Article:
That plan includes finding ways to create more walking and biking trails and ensuring kids have safe routes to parks, whether by walking or biking. In urban areas, it might be easier for those municipalities to consult with their department of transportation to add bike lanes to existing roads compared to rural municipalities. As Jones points out: “We don’t have a lot of sidewalks; we’re in a rural community. My neighborhood doesn’t have sidewalks. Our downtown is a very walk-able [area] but getting people to our parks [is] kind of hard because we don’t have public transportation so easily accessible as urban areas. We also have to deal with a lack of funding and money. I think that in many more urban areas, they can pull from a couple different pots, where we have limited resources and limited budgets compared to those areas.”

10-Minute-Walk Training
On March 5–6, NRPA hosted training in Chattanooga, Tennessee, for the 22 cities awarded 10-Minute Walk funding. Throughout the two-day event, attendees discussed approaches to creating more equitable park systems, participated in hands-on workshops and toured Chattanooga’s parks. Agency teams from Bennettsville and Winooski were among those in attendance.

Jones describes the event as “a wealth of knowledge and information.” McNiel says because she and Jones didn’t have a park and rec background, they came “into this whole arena hungry for information….” As an example, Jones cites concerns about health and wellness in her state.

“In South Carolina, we rank consistently at the very top of every negative health ranking,” she explains. “Coming into these positions, we knew that we had to do whatever we could to make some positive interventions through recreation for our community. NRPA and 10-Minute Walk have shown us avenues in which we can do that — [such as] creating shared-use agreements with our school district so that we can start these kids young with walking or biking to school.”

Jones says these shared-use agreements will also enable adults and children to utilize school playgrounds after hours, while the school district can utilize the parks for its own events. They just need to work out the logistics.

Ray Coffey, community services director at Winooski Department of Community Services, says, “We were fortunate to be selected as a grantee in the second cohort of the 10-Minute Walk. We are a very small organization and such resources are really tight. So, we’ve known for a long time that we needed to do some more comprehensive parks planning and didn’t have a ready path forward in the way of resources to get that done.” Thus, the grant and the training will help the park agency move closer to achieving its objectives.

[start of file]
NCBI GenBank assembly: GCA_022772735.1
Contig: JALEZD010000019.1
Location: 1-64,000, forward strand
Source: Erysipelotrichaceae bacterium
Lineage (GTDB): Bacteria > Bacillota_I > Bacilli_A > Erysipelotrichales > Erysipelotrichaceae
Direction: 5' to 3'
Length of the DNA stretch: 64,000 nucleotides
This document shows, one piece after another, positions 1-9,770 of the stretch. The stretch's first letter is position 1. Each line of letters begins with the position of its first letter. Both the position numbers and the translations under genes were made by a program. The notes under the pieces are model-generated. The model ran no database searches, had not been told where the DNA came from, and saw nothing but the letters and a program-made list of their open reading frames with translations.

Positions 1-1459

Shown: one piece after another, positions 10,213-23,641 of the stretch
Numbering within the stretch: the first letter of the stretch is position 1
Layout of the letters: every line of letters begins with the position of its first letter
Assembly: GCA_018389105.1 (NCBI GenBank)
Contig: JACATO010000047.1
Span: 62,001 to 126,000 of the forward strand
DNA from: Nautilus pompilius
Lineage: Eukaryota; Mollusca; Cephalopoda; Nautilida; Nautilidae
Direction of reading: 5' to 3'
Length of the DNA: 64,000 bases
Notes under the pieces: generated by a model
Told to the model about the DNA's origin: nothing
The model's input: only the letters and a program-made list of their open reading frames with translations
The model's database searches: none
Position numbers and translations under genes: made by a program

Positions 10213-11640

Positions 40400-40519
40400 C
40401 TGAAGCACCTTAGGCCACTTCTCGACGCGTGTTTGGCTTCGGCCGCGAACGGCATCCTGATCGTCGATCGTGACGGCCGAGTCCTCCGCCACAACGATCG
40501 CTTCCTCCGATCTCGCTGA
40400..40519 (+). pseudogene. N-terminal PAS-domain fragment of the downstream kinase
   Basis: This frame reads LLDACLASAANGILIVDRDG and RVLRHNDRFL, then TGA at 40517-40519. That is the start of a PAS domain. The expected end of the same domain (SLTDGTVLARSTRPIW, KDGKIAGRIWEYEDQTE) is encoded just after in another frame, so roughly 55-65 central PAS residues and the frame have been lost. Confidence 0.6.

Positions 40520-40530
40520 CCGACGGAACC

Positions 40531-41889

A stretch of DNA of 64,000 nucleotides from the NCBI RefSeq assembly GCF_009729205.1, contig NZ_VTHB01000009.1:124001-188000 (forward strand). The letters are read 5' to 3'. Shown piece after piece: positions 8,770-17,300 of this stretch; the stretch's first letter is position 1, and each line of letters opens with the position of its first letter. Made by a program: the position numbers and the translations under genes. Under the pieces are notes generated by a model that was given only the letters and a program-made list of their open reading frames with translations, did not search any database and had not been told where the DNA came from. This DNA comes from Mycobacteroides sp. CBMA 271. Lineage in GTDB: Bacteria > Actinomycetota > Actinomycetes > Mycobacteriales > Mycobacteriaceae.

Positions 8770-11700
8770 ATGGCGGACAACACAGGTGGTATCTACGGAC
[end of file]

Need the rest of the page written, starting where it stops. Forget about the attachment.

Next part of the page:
Winooski, Vermont
Winooski, Vermont, boasts a population of 7,782, with 82 percent of its parks accessible within a 10-minute walk. What’s more, Winooski Department of Community Services oversees 200 acres of park and open space throughout 1.4-square miles, as well as provides programming for a senior center, community gardens, community center and public library.

“We are actually what I would call ‘Vermont urban,’” says Coffey. “Despite being in Vermont — which is, overall, an extremely rural place and has, generally, rural sensibilities — we are unique…in that we are a little bit more urban in nature. We’re the densest community in Northern New England.” He adds that his agency constantly grapples with a conflict between trying to do things in an urban way and catering to people with a rural mentality.

“It’s an interesting challenge,” he continues. “So, we have to be creative about how we use space here, because we are so small. That’s different than a lot of our neighboring communities that have a lot more elbowroom to spread out into and to develop park space. For us, in particular, it’s really about: How do we leverage and maximize our resources and facilities to get the most bang for our buck? How do we keep them sustainable and in great shape for years to come?”

Social Equity Is Top Priority
For both these cities, it’s not just about park connectivity as much as it’s about building social equity and inclusivity to meet the needs of their diverse populations. For Bennettsville, this remains a chief issue at the heart of the city’s long-term goals.

When it comes to creating recreational programming, “we have to tackle diversity in a different way than urban areas do,” notes Jones. The community population includes African American (63.5 percent), Caucasian (32.5 percent), American Indian/Alaskan Indian (1.1 percent) and Other (0.8 percent), which includes Asian, East Indian and Mexican.

Jones adds that with more urban areas, “they are more inclusive and easily can [provide] more diverse recreational offerings…. You can celebrate the heritage of certain people and do that in a park and draw people in an easy way.” She says in her city’s case, for instance, “If we want to have an Indian American festival and draw people to the park, they’re going to say, ‘What [type of] Indian festival? Is it East Indian? Is it Native American?’ So, it’s kind of a barrier to us with programming.”